Wednesday, November 16, 2005

Day 47: Bringing Up Baby


My face hurt from laughing after watching this.  It hurt most after watching a dinner scene during which Cary Grant left the table frequently to follow a dog.  After leaving a couple times, he returns, looks at the table and complains to the flabbergasted people at the table, “My soup’s gone!”

There’s something so effortlessly charming about this movie, due in large part to the chemistry between Cary Grant and Katherine Hepburn.  She’s on fire in this role, shooting out fast paced dialogue with a devilish grin and an infectious lust for life.  Her character is impulsive (to the point of madness, I thought) and forgetful.  In lesser hands, the character would be completely annoying in how she disregards the other people around her, but Hepburn adds an element of caring and class to the role that, ultimately, avoids this pitfall (though it’s a close call at first).  Cary Grant is a great match for her too as an ineffectual nerd, bursting with latent aggression.  His bumbling and stuttering would also be annoying in lesser hands, but the way Grant bursts out of it from time to time is a joy to behold.

These characters have a volatile relationship from the start.  But after a psychiatrist informs Katherine Hepburn that the male love impulse often expresses itself in terms of conflict, she decides that Grant loves her and that she’ll love him too.  Then, the plot places a leopard named Baby between the two, and their efforts to control the volatility of the wild animal teaches them how to control the volatility between themselves.  

As you can see, this is an entry in the “couple hates each other until they fall in love” genre, featuring the staple mismatched characters and many plot contrivances to bring them closer together.  But where other movies fail, this one succeeds because most of the contrivances are character-driven.  After our introduction to the characters, we could honestly believe that Hepburn would be sent a leopard by her brother or that Grant’s character is good-hearted enough to see a task through to the end, no matter how horribly he’s treated.  And the leopard is, I must say, a nice touch.  It gives the couple an external force to reckon with, causing them to unite (and it does it without all the super-serious fuss of something like a war to hone in on the fun).

To be sure, it left me a little exhausted with all of the running around and fast-paced talking.  And a couple characters are played so broadly that they were never, ever funny (the Constable being the worst offender to my mind) though they were clearly trying to be.  And, you know, there’s not much on the surface of Bringing Up Baby that differentiates it much from something like Dr. Goldfoot and the Bikini Machine.  There’s a lot of mugging and a lot of jokes that fall flat because of this.  The action onscreen is, at times, as stupidly zany and reckless as it was in Goldfoot.  And, yeah, some things bugged me, like Hepburn deciding on a whim to love a man she hardly knows.  But it’s all so whimsical, anyway, and the movie hits more often than it misses, so why bother?  This is a solid effort all the way through with good writing, a sure-handed pace, and wonderful chemistry between its co-stars.  The chemistry is so good that I forgave all of the absurd (and ultimately unconvincing – Grant’s fault) declarations of love in the final scene the way everyone forgives them in the last act of Shakespeare’s comedies.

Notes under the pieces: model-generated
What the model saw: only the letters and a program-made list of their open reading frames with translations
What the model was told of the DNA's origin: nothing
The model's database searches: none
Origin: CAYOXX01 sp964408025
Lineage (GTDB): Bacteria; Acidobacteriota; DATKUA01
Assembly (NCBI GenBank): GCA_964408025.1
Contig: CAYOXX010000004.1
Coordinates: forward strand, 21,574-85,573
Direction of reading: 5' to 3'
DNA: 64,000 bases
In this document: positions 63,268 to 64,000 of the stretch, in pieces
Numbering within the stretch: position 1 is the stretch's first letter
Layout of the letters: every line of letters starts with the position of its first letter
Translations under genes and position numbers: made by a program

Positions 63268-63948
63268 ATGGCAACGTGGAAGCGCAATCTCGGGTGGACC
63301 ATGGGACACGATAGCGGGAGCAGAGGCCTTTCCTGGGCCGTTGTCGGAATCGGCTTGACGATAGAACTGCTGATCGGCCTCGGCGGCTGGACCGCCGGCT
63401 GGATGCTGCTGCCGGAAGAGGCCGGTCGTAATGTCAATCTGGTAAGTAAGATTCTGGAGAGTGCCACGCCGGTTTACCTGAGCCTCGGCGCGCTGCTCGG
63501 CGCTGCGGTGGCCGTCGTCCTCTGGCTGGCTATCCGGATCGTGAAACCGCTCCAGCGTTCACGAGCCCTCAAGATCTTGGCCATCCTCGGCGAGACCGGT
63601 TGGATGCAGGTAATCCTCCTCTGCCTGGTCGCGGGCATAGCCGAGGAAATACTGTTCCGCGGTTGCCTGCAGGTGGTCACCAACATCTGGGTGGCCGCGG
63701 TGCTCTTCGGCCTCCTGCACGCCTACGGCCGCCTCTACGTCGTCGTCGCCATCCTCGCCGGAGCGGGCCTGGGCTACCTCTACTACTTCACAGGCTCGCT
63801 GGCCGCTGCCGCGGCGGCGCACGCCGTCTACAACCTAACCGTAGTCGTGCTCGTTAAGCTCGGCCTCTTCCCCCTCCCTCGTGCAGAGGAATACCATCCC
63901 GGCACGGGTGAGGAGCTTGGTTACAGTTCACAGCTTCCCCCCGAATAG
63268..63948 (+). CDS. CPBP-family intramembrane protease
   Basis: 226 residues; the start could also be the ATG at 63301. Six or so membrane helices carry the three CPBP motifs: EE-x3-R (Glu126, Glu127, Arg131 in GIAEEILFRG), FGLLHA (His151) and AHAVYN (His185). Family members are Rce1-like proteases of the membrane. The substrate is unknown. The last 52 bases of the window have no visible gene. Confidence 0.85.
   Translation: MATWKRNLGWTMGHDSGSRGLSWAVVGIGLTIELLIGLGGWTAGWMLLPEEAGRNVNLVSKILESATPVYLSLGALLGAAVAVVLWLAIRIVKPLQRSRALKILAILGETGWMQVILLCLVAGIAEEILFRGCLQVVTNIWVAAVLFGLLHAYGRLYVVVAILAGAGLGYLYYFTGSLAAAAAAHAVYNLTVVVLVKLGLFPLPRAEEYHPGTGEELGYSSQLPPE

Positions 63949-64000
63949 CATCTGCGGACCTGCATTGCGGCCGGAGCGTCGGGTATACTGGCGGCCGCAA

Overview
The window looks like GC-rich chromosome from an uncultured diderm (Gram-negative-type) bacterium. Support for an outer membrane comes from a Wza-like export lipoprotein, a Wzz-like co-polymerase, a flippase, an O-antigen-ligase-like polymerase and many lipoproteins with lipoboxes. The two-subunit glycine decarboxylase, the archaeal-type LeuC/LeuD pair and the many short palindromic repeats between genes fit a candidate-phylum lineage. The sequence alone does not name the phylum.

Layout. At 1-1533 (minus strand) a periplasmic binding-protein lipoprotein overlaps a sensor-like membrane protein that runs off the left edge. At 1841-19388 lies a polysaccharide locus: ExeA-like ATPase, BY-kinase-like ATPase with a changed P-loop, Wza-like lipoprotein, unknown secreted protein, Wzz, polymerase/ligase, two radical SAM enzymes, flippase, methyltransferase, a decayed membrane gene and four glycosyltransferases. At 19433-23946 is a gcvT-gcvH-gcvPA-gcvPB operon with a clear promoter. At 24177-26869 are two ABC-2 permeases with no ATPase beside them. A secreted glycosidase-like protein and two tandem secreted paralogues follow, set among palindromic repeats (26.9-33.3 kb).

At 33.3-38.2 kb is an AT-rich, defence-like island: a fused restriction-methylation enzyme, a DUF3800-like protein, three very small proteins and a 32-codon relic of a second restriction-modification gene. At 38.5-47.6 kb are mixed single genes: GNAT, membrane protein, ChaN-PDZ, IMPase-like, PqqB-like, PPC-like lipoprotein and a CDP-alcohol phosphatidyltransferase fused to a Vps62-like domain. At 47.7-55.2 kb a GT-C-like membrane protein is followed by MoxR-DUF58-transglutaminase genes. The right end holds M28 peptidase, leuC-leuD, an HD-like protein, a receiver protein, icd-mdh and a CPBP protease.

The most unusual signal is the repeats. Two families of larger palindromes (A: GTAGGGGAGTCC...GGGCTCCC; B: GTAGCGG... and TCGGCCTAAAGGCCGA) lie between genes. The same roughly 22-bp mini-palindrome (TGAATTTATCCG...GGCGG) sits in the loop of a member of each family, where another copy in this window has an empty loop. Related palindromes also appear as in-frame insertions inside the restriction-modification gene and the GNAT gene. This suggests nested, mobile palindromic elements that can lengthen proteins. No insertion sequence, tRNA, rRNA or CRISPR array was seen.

Eh, I’m thinking too much.  This is an utterly charming movie and a funny one at that.  The dinner scene mentioned above is a perfectly pitched, farcical scene.  It’s played so well that peals of laughter came out of me, and I don’t use the word peals lightly.

3 comments:

zora said...

since it happened to me, i don't doubt the possibility of deciding to love a man i (or anyone) hardly know(s). and it works, too!
what i would like to point out - or ask whether you noticed it in the same way - is the scene where grant runs about the house in the (supposedly pink) feathered gown and, encountering the aunt, yells out: "i feel so gay!"
is that a documentation of the moment in linguistic history where the meaning of this word took a turn from "happy" to "homosexual"? i always wonder and am looking forward to enlightenment.

David Wester said...

Wow, nice job with deciding to love and working it out.

I wondered the same thing... that's such a funny, breakout moment for his character. FYI he actually says something along the lines of: "I've just gone GAY all of a sudden"

zora said...

and funny too it must have felt for cary grant... if it did mean then what it means for us today.

(and, lest i be seen as an unromantic b****: it was more along the lines of finally realizing what i really wanted in a relationship. just so y'all know. *pout*)